CardioVascular exercise for back pain


Despite understanding the importance of aerobic exercise on our body, many of you who struggle with Lower Back Pain can find this kind of exercise really difficult and therefore painful due to the impact for instance running can cause. This blog will aim to give you a few extra ideas about certain types of cardio that can actually help to treat your back so you can get fighting fit again.




Swimming can be an excellent exercise for anyone with lower back pain this can be put down to three main reasons: The water is able to completely support your body weight meaning that you won’t get any sudden jolts to the back this then allows your muscles to relax giving them a little rest. The hot water is also brilliant for that.

Swimming is a great exercise for your core, as you have to be able to support your body in a straight line and transmit power from your legs. This is brilliant as it can allow your muscles to support the weight of your body when bending or moving out of your comfort zone.

Finally when swimming you are moving your back constantly when breathing or taking strokes which loosens any stiffness in the joints in your spine.




Again cycling is an excellent exercise for anyone trying to reduce the amount of shocks and bumps to their back and is a great option for any runners because it still allows you to explore the countryside. Be it on a static bike or in the great outdoors cycling, both are brilliant for keeping your back moving especially if you’re getting up and out of the saddle regularly.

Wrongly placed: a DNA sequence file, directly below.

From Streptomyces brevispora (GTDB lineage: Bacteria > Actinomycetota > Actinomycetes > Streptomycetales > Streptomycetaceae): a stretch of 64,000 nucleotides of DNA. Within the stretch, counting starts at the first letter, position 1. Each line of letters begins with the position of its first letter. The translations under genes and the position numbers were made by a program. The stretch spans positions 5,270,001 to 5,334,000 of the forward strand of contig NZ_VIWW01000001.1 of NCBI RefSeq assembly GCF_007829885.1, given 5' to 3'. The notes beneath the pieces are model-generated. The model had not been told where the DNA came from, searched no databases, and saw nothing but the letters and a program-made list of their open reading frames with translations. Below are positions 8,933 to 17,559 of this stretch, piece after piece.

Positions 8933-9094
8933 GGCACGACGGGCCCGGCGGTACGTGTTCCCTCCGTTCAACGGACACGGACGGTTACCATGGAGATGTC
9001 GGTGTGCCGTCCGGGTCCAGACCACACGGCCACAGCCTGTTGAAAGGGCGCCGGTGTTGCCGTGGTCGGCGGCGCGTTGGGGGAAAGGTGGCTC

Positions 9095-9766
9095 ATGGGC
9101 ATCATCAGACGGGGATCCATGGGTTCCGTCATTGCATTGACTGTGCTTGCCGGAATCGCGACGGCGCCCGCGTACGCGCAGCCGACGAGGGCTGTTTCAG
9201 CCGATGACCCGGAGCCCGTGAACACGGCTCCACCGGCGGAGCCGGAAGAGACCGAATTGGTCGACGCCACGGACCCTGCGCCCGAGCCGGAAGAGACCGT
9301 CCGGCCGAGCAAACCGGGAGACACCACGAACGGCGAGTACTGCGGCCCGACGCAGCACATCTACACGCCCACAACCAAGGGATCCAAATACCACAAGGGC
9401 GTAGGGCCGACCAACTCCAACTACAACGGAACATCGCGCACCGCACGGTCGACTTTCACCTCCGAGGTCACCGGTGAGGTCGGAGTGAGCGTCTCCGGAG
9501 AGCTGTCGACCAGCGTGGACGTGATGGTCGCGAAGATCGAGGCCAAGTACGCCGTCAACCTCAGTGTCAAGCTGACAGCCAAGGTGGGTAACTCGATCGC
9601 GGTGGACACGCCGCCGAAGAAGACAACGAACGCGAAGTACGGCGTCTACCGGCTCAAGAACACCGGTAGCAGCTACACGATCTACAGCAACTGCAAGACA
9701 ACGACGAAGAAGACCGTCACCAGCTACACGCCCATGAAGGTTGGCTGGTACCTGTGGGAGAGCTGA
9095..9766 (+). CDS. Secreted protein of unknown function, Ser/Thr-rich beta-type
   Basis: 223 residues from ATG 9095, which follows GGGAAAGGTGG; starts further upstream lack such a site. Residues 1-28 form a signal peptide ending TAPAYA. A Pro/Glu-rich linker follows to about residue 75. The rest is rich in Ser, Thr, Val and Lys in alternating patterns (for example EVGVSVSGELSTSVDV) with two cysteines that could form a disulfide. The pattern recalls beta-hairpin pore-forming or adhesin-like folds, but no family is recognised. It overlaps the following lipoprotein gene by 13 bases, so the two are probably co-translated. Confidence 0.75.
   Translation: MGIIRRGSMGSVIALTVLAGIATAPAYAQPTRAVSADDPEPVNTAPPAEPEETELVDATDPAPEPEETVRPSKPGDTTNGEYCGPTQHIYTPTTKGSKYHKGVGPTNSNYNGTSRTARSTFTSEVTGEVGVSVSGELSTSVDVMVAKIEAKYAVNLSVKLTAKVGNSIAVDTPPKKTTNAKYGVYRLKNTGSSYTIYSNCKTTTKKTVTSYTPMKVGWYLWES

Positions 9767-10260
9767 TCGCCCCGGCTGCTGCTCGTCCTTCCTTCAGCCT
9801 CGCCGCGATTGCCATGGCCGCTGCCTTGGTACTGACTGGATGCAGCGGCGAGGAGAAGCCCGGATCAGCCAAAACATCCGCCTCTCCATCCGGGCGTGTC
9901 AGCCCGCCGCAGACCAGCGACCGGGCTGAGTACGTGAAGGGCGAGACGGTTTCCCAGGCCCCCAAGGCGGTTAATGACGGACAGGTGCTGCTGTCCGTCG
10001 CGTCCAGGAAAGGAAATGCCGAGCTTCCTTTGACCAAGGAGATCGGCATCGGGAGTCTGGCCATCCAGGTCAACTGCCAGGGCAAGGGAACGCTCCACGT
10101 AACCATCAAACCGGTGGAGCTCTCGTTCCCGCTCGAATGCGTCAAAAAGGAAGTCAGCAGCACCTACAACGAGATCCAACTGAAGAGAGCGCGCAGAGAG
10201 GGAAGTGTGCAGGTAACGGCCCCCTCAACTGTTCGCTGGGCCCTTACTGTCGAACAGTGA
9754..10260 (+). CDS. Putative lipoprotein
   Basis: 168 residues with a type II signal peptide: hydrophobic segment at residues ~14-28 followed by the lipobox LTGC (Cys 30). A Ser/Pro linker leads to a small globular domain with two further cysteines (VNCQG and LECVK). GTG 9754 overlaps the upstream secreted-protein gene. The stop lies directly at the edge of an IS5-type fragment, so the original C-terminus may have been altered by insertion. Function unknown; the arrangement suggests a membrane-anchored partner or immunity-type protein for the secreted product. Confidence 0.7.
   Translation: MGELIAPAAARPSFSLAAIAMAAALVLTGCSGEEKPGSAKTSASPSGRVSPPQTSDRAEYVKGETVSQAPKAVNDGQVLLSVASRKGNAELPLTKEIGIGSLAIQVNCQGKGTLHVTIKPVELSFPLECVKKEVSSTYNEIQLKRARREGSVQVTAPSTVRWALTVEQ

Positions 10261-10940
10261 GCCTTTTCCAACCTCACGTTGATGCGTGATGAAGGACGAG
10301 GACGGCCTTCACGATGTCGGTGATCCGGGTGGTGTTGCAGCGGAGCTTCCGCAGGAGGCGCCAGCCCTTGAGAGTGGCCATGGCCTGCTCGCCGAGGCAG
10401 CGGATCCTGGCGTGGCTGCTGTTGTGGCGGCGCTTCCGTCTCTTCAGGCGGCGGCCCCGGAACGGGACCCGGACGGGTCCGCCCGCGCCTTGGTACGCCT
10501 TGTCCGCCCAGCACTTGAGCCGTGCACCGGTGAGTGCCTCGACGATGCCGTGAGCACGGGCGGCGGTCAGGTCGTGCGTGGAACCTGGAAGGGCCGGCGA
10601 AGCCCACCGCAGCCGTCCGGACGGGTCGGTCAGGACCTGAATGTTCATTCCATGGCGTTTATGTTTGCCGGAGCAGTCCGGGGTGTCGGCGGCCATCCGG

Moreover when up out of the saddle you really have to use your core muscles to transfer power to the pedals.




Also known as the cross trainer or ski thing as I hear many people call it. This is usually on of the most popular machines at the gym, and an excellent example of a full body workout that can reduce the amount of strain on your back. This machine is brilliant for any runners as it can mimic the muscle groups you use in running whilst reducing the amount of impact the body has to deal with.



Be it Vinyasa or Lyengar, yoga is a great way of raising you heart rate, however the biggest benefit that we can take from yoga is the focus on flexibility and stability when doing all exercise sequences. This again really pushes the mobility of your back and can drastically improve the strength of the muscles responsible for stabilising the spine.




Running itself can be a great exercise for those of you with back pain however as Abi pointed out in her blog ‘Is Running bad for your back?’ there are some things you have to keep in mind, but you will have to read it to find out.


Thank you for reading,

George Stacey-Stevens

Physiotherapist at the Markland Clinic

PS – If you’d like to book an appointment at the clinic with myself or any other physio, please give us a call on 01285 654059 or email us at and we’ll be happy to help!


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